34) Keeps pigeons off the balcony (they hate the smell).

35) Removes all traces of duct tape.

36) Folks even spray it on their arms, hands, and knees to relieve

arthritis pain.

37) Florida's favourite use is: "cleans and removes love bugs from grills and

bumpers."

38) The favourite use in the state of New York WD-40 protects the Statue

of Liberty from the elements.

39) WD-40 attracts fish. Spray a LITTLE on live bait or lures and you will be

catching the big one in no time. Also, it's a lot cheaper than the

chemical attractants that are made for just that purpose. Keep in mind though,

using some chemical laced baits or lures for fishing are not allowed in some

states.

40) Use it for fire ant bites. It takes the sting away immediately and

stops the itch.

41) WD-40 is great for removing crayon from walls. Spray on the mark and wipe

with a clean rag.

42) Also, if you've discovered that your teenage daughter has washed and dried

a tube of lipstick with a load of laundry, saturate the lipstick spots

with WD-40 and re-wash. Presto! Lipstick is gone!

43) If you sprayed WD-40 on the distributor cap, it would displace

the moisture and allow the car to start.

P. S. The basic ingredient is FISH OIL.

meh....

http://www.snopes.com/inboxer/household/wd-40.asp

Here's a better list of uses...

http://www.wd40.com/files/pdf/wd-40_2042538679.pdf

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I think I'm going to post up my own list as fact.

1) Contact lense cleaner.

2) kills bacteria on vegetable. Spray on your salad before eating.

3) Proven aphrodisiac. Use as deodourant before going out.

If it's on the net it has to be true.

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If it's on the net it has to be true.

Especially if it comes from a guy like you thumbsup.gif

WD-40 Material Safety Data Sheet

WD-40 Myths, Legends & Fun Facts

No, you shouldn't eat it or use it as toiletry. Imo there are better solutions for most purposese than WD-40 or similar products like Caramba or MoS2Oil. These products are good for cleaning and degreasing and a few other things. But to keep your bike shiny AND faultless it needs more work than just spraying something on it.

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br />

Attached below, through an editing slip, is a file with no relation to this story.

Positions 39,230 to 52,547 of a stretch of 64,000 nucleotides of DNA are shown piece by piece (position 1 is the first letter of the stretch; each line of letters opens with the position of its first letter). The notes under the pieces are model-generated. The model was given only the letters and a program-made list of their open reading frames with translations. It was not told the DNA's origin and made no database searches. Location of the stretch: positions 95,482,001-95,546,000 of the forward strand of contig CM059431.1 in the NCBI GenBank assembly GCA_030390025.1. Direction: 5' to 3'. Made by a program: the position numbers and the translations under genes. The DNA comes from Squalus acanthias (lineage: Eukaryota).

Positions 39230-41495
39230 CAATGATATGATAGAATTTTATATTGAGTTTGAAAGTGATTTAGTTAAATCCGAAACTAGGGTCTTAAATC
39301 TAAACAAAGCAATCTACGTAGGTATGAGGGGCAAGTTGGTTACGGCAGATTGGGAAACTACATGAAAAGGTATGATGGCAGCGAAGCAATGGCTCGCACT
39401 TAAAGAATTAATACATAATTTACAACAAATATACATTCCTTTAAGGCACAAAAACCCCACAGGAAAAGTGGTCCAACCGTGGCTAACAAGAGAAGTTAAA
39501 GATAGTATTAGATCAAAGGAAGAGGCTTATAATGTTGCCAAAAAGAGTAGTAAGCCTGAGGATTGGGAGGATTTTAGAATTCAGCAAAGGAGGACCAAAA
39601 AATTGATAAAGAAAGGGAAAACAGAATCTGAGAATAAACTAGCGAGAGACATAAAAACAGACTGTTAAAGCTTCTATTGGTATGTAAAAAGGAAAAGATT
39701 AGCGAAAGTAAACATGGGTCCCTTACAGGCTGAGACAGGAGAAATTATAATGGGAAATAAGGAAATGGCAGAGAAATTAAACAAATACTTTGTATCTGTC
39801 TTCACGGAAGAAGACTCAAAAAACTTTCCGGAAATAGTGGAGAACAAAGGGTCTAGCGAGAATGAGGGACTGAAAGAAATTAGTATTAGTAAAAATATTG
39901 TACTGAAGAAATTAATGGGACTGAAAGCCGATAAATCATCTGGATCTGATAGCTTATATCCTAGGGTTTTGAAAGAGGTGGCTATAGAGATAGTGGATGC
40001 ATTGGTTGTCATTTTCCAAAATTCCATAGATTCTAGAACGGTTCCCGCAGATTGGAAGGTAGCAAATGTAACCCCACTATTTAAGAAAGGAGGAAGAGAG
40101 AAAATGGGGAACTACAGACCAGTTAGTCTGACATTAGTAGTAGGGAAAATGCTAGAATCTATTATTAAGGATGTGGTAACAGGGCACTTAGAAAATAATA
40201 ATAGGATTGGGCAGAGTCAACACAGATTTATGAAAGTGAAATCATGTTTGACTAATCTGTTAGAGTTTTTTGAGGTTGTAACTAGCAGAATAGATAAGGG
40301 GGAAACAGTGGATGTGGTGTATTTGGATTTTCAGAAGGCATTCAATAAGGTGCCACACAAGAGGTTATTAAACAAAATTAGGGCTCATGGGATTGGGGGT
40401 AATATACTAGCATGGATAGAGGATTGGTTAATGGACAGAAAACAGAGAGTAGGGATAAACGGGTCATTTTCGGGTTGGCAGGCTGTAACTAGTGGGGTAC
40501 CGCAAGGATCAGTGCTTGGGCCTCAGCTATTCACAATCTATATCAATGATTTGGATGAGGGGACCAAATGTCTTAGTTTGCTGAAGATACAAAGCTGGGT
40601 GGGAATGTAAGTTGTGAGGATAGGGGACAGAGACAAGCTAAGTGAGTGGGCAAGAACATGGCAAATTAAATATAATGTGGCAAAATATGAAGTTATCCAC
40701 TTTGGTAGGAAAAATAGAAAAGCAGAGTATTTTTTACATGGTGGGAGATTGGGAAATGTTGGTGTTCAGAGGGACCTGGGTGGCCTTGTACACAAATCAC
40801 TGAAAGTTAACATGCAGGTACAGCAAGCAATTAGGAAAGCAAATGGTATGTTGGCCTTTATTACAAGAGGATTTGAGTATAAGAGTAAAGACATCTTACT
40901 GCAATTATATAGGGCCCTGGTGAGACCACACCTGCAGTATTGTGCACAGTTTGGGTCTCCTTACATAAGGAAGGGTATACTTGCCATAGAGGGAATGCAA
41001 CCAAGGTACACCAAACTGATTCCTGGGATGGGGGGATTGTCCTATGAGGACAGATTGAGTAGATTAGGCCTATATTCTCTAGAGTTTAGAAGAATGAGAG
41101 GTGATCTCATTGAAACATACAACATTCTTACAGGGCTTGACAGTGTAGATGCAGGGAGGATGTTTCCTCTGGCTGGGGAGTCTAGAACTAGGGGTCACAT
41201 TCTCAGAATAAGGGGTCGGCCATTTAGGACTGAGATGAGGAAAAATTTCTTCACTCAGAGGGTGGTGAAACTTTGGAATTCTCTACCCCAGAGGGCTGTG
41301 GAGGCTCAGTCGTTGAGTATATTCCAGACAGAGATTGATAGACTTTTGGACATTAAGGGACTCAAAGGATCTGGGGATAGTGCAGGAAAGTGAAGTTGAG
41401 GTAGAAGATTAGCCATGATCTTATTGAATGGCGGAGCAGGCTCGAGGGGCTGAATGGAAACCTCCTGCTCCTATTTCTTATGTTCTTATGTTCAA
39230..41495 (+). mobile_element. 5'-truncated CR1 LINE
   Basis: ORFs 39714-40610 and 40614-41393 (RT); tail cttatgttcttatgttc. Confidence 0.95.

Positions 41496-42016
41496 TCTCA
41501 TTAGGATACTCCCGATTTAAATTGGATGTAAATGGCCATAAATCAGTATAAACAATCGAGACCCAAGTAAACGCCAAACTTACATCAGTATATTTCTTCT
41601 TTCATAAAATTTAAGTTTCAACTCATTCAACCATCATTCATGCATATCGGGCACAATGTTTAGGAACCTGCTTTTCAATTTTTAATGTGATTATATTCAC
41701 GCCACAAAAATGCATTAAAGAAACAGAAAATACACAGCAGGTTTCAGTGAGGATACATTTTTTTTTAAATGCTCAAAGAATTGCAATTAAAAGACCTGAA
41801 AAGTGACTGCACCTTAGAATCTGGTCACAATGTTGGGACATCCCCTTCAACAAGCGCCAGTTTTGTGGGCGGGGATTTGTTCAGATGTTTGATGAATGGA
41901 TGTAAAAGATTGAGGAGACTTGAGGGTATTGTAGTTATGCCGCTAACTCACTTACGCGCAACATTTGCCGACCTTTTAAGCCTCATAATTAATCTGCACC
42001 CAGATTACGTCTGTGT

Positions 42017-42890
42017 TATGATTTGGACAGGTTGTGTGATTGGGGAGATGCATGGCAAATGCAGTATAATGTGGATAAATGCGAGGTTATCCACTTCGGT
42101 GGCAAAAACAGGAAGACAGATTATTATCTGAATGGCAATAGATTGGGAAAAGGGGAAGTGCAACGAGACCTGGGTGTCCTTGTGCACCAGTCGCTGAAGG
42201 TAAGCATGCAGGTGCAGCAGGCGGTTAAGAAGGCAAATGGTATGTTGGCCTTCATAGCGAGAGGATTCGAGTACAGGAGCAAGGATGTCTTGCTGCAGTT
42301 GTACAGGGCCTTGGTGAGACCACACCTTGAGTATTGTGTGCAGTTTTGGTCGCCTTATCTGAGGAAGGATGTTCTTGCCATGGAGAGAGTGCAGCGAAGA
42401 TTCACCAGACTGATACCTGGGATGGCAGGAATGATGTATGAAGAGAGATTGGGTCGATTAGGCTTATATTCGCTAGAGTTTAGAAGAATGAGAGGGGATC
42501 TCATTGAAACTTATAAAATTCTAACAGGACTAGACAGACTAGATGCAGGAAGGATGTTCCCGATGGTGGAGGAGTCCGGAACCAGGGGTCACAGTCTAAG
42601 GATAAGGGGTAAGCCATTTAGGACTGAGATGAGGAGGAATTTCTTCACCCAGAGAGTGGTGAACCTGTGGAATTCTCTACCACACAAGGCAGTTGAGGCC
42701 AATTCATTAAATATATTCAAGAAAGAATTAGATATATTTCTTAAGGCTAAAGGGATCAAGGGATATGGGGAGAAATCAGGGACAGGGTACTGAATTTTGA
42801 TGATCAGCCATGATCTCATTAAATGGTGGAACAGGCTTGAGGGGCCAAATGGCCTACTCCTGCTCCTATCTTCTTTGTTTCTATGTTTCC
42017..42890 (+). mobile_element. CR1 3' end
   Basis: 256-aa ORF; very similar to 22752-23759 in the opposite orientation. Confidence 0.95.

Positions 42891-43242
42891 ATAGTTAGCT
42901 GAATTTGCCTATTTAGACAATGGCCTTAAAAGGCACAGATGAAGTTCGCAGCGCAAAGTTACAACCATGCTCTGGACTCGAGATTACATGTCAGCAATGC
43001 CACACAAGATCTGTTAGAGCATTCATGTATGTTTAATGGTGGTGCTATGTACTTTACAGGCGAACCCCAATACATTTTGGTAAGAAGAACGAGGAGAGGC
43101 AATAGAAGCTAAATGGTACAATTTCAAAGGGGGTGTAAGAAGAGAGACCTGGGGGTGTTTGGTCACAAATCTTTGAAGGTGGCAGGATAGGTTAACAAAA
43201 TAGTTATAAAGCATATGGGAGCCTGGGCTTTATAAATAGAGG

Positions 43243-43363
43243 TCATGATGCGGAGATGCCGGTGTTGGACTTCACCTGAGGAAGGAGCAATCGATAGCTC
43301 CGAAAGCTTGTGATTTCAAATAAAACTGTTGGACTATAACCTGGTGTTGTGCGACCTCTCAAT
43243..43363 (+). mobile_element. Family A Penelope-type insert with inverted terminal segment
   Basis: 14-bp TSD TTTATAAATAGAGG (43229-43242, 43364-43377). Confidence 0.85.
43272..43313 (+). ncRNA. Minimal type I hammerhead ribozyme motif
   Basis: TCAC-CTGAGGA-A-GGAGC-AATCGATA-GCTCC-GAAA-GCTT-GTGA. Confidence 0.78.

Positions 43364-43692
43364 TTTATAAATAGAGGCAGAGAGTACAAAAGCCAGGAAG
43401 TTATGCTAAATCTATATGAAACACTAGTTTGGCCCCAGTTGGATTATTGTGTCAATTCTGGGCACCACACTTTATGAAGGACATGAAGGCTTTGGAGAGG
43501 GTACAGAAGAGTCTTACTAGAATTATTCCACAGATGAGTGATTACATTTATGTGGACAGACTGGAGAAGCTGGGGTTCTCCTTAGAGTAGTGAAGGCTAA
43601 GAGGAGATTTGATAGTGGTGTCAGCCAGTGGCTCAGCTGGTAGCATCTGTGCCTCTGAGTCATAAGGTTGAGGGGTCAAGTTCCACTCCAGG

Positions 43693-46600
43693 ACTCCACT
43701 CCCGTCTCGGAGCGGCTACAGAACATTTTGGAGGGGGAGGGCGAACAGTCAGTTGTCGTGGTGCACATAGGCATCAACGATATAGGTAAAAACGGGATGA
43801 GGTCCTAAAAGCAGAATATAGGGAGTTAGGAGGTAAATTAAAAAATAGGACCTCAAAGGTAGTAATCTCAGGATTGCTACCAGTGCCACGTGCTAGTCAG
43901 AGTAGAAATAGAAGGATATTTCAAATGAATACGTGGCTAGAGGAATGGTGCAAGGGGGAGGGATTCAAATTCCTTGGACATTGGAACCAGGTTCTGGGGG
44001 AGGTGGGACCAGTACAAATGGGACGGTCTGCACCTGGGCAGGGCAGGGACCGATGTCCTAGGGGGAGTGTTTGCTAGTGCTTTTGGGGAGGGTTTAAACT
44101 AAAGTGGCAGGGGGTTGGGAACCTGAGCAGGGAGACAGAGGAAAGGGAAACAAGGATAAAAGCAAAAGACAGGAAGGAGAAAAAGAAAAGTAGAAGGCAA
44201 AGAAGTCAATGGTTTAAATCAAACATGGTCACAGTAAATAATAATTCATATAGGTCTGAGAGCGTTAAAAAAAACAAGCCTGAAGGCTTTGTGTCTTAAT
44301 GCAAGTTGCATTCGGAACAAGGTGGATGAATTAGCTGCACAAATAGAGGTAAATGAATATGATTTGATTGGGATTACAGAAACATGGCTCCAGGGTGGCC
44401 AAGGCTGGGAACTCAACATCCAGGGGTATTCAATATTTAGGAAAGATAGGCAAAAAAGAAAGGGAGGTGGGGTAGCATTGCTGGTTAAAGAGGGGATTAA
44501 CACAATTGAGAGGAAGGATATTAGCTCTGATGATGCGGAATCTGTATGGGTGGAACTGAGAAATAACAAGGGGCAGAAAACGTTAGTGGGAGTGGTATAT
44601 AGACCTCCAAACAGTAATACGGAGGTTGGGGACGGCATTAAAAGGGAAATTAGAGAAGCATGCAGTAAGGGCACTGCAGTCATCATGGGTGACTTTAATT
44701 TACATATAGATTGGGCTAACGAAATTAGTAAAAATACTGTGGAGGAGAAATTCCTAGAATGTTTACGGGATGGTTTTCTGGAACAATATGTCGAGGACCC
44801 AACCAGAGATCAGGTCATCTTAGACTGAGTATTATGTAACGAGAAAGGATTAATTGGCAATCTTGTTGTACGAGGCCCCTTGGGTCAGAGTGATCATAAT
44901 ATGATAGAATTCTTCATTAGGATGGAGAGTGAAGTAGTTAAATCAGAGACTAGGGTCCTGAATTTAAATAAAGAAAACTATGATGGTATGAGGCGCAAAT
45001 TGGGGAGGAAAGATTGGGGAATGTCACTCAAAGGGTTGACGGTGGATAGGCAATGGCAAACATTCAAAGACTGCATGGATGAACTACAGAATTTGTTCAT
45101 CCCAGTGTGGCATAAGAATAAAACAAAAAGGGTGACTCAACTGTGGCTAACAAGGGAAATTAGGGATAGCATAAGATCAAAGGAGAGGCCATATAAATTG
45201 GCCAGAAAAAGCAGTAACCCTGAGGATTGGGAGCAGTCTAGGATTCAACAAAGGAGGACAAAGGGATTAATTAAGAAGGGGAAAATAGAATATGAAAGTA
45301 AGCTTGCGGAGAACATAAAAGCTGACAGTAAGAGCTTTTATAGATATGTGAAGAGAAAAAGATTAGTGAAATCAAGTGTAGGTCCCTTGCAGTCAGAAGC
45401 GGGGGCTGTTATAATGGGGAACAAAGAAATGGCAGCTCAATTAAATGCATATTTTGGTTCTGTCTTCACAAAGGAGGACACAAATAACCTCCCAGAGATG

But to keep your bike shiny AND faultless it needs more work than just spraying something on it.

But why does it have to be like that ?Why can't some spraying do the whole thing ?

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br />

But to keep your bike shiny AND faultless it needs more work than just spraying something on it.

But why does it have to be like that ?Why can't some spraying do the whole thing ?

Maybe i am totally wrong. Better you try it for a while and keep us updated when the gallon is used up. Better buy a gallo more and use it for the next oil change. The engine will look like new from the inside than laugh.png

1gal31675249.jpg

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I checked my wheel this morning, and the wd40 hadn't done squat to the dirt.

I got a tube of Wenol, and it is effective, but like the rest of the bunch demand actual rubbing/work

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In fact WD40 is not patented in the US, so they do not have to disclose the exact contents. That is why it has not been successfully copied. I love the stuff. I use it as a solvent to clean, but also as a general lubricant and to keep parts from rusting. A thin spray will keep most things from rusting, but I do use specialized lubricant, such as gear oil, for my chain.

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I checked my wheel this morning, and the wd40 hadn't done squat to the dirt.

I got a tube of Wenol, and it is effective, but like the rest of the bunch demand actual rubbing/work

Isn't there a bike wash service in Patty? Sure you will find someone who does the rubbing work for you rolleyes.gif

motorcycle-wash.png

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LOl, i wish !

but on the contrary, the boys had so shitty soap so they couldnt even rub off the bird shit from my bike.

And before anyone asks, the white bird shit (8-10 of em IIRC) was in contrast to the black of my bike,

so it wasnt like they couldnt spot it.

yet they still suggested i left the remaining of the 100 baht note as tip